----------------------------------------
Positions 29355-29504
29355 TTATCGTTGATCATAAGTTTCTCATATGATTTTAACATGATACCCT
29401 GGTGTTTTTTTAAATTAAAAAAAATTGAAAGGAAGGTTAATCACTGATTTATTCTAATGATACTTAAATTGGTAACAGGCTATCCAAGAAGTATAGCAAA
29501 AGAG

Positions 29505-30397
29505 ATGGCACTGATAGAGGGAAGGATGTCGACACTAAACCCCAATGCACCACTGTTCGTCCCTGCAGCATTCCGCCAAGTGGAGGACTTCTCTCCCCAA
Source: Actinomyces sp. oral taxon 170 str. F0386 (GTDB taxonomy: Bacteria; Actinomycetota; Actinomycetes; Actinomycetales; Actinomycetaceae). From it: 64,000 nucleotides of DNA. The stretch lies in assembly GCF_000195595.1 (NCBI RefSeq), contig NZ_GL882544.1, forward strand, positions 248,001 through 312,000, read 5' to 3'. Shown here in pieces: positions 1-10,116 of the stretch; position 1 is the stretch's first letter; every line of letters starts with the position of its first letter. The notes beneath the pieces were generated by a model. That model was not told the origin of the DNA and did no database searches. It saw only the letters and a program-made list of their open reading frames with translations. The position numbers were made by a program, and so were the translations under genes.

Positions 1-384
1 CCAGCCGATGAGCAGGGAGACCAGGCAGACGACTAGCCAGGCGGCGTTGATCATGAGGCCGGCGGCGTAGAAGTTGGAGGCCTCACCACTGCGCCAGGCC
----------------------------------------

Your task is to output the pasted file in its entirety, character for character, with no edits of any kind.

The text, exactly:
Positions 29355-29504
29355 TTATCGTTGATCATAAGTTTCTCATATGATTTTAACATGATACCCT
29401 GGTGTTTTTTTAAATTAAAAAAAATTGAAAGGAAGGTTAATCACTGATTTATTCTAATGATACTTAAATTGGTAACAGGCTATCCAAGAAGTATAGCAAA
29501 AGAG

Positions 29505-30397
29505 ATGGCACTGATAGAGGGAAGGATGTCGACACTAAACCCCAATGCACCACTGTTCGTCCCTGCAGCATTCCGCCAAGTGGAGGACTTCTCTCCCCAA
Source: Actinomyces sp. oral taxon 170 str. F0386 (GTDB taxonomy: Bacteria; Actinomycetota; Actinomycetes; Actinomycetales; Actinomycetaceae). From it: 64,000 nucleotides of DNA. The stretch lies in assembly GCF_000195595.1 (NCBI RefSeq), contig NZ_GL882544.1, forward strand, positions 248,001 through 312,000, read 5' to 3'. Shown here in pieces: positions 1-10,116 of the stretch; position 1 is the stretch's first letter; every line of letters starts with the position of its first letter. The notes beneath the pieces were generated by a model. That model was not told the origin of the DNA and did no database searches. It saw only the letters and a program-made list of their open reading frames with translations. The position numbers were made by a program, and so were the translations under genes.

Positions 1-384
1 CCAGCCGATGAGCAGGGAGACCAGGCAGACGACTAGCCAGGCGGCGTTGATCATGAGGCCGGCGGCGTAGAAGTTGGAGGCCTCACCACTGCGCCAGGCC